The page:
The conviction and jailing this week of Joseph Isaacs for the appalling hammer attack against Jim Booth, a 96-year-old D-Day veteran in his home in Taunton, Devon, in November 2017, illustrates the arrogance that some criminals have.
Isaacs was a homeless man, who burgled Mr Booth by calling at his door and demanding money. For some reason, he decided to attack Mr booth, a clearly defenceless man, with a claw hammer, where he repeatedly hit him with it, leaving him for dead.
Isaacs stole bank cards among other small items and proceeded to use the cards to make small purchases in local shops, using the contactless method.
The conviction followed an easy audit trail, where there was CCTV available in the shops where the bank card was used and during his trial, Isaacs said he was desperate for food because he had not eaten for four days and he was also suffering from mental health.
There was no evidence that he was suffering mental health and there is no need for anyone to be homeless or hungry with the support services, both official and voluntary, which are available.
Quite rightly, he was sentenced for the attempted murder of Mr Booth, aggravated burglary, grievous bodily harm and fraud. He will serve 20 years.
This case followed another recent conviction, where a young man was stopped in a car and found in possession of a bank card from a burglary, where the car was stopped following a routine check by a patrolling officer.
These cases demonstrate to me the greed and arrogance which some criminals have, where quite small crimes, such a shoplifting or a motoring offence, will uncover much more serious crimes.
I have often said to new police officers that the minor crimes are always worth looking into and despite budget cuts, where some of the minor crimes are simply recorded with little or no investigation carried out, it is still important to conduct the basic investigation, because one thing can lead to another.
To bring this to a local level, in Farnborough, a couple of criminals had repeatedly stolen goods from a well-known shop. Over the course of a week, the value of the stolen goods amounted to £8.000.00.
The persons responsible were spared prison, but they were convicted of many thefts, but they were drug addicts, so they continued to steal.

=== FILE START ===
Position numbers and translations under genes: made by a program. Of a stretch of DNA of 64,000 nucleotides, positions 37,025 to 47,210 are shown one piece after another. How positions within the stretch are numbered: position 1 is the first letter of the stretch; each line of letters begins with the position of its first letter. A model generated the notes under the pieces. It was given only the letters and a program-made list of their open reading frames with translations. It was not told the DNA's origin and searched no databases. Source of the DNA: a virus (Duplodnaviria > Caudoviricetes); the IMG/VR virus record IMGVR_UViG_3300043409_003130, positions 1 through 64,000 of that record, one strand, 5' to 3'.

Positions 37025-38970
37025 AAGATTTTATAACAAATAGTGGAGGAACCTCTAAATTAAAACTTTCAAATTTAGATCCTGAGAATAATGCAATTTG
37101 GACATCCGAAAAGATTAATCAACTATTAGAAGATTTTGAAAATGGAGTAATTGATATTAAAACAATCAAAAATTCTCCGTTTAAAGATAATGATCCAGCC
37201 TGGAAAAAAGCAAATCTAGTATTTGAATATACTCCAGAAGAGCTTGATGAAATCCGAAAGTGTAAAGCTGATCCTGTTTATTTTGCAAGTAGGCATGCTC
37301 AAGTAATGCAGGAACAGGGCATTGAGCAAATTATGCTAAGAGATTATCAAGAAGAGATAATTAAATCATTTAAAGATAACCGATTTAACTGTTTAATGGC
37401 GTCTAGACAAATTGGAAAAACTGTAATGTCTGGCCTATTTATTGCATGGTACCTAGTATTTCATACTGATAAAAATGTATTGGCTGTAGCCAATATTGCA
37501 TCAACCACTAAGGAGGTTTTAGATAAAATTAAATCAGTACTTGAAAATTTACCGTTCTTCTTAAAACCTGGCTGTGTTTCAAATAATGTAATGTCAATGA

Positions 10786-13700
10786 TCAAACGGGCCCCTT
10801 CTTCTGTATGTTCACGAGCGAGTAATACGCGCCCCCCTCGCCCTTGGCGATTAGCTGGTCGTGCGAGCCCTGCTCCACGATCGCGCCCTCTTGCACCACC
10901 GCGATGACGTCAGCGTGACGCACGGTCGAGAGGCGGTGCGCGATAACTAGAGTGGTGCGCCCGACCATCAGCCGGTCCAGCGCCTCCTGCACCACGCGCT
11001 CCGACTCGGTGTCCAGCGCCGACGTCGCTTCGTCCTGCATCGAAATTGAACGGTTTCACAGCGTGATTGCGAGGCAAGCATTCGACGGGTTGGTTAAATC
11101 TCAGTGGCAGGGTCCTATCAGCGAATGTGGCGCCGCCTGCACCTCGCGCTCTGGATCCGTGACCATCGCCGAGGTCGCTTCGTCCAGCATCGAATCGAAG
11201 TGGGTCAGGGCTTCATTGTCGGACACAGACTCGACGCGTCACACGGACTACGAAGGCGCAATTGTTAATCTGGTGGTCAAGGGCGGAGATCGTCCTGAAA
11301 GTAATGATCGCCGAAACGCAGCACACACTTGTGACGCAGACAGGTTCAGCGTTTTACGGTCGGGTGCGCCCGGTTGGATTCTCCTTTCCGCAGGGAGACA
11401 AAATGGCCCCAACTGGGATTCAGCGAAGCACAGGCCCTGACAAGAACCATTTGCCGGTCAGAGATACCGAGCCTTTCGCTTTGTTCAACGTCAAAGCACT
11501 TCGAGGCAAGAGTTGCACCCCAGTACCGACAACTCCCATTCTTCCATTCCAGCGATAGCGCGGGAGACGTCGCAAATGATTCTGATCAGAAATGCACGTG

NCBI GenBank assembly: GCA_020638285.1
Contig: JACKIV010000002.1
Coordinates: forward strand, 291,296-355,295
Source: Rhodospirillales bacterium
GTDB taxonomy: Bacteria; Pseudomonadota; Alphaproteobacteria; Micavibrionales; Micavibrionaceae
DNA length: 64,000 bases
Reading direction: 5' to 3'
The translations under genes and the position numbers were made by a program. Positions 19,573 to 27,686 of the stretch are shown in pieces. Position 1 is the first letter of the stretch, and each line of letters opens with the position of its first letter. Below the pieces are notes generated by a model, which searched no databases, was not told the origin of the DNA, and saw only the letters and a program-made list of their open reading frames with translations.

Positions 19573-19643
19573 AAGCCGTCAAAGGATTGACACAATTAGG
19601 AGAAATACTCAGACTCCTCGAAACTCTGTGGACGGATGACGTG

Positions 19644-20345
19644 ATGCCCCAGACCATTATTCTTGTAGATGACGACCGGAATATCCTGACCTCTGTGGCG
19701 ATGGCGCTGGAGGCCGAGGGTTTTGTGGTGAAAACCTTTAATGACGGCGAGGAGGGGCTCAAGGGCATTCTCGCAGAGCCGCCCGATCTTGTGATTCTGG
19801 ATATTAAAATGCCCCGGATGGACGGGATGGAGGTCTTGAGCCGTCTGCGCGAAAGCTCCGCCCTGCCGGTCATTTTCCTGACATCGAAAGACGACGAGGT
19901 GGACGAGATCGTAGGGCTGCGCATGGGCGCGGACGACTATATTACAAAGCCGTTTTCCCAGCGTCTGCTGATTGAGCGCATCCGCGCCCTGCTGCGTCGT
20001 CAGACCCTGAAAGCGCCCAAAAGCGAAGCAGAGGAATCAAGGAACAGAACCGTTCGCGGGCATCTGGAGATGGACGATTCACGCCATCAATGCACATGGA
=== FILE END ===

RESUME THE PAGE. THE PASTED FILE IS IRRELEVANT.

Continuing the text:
They clearly had a market for their stolen goods because they stole from the same company, but in a different area, where they thought that they would not be known.
On the way back from one theft, they chose to stop at a local shop and steal food. The value of the stolen food was less than £5.00, but because they had developed a habit of stealing, they made a bad decision not to pay this small amount, where staff reported the theft as it had occurred, and they were stopped very soon afterwards by a plain clothed police unit.
In their bags were the high value stolen goods from the earlier theft, together with the balaclavas used and clothing they had tried to conceal their identities with.
The investigation led to other convictions, where the shop had made a record of three previous high value thefts which had not been reported, so they my have got away with these crimes had it not been for the greed they had in wanting to reserve all their money for drugs and not pay the small amount for lunch.
The same can apply to petrol thefts. Quite often when these are reported, the driver is caught on CCTV and they may be a disqualified driver, or the car has been used in crimes such as burglaries, and by not paying for £20.00 of fuel, this can lead to a report of theft and the CCTV will lead to other more serious crimes being revealed.
It is easy sometimes for the police to make decisions about what crimes will not be investigated in the way they use to and for shops and garages etc to decide not to report minor theft because they don’t see much point, but for the above reasons, for me, everything has it`s place and in my experience, it is often the low level offending which leads to a bigger picture and this is why it is important not to lose sight of this.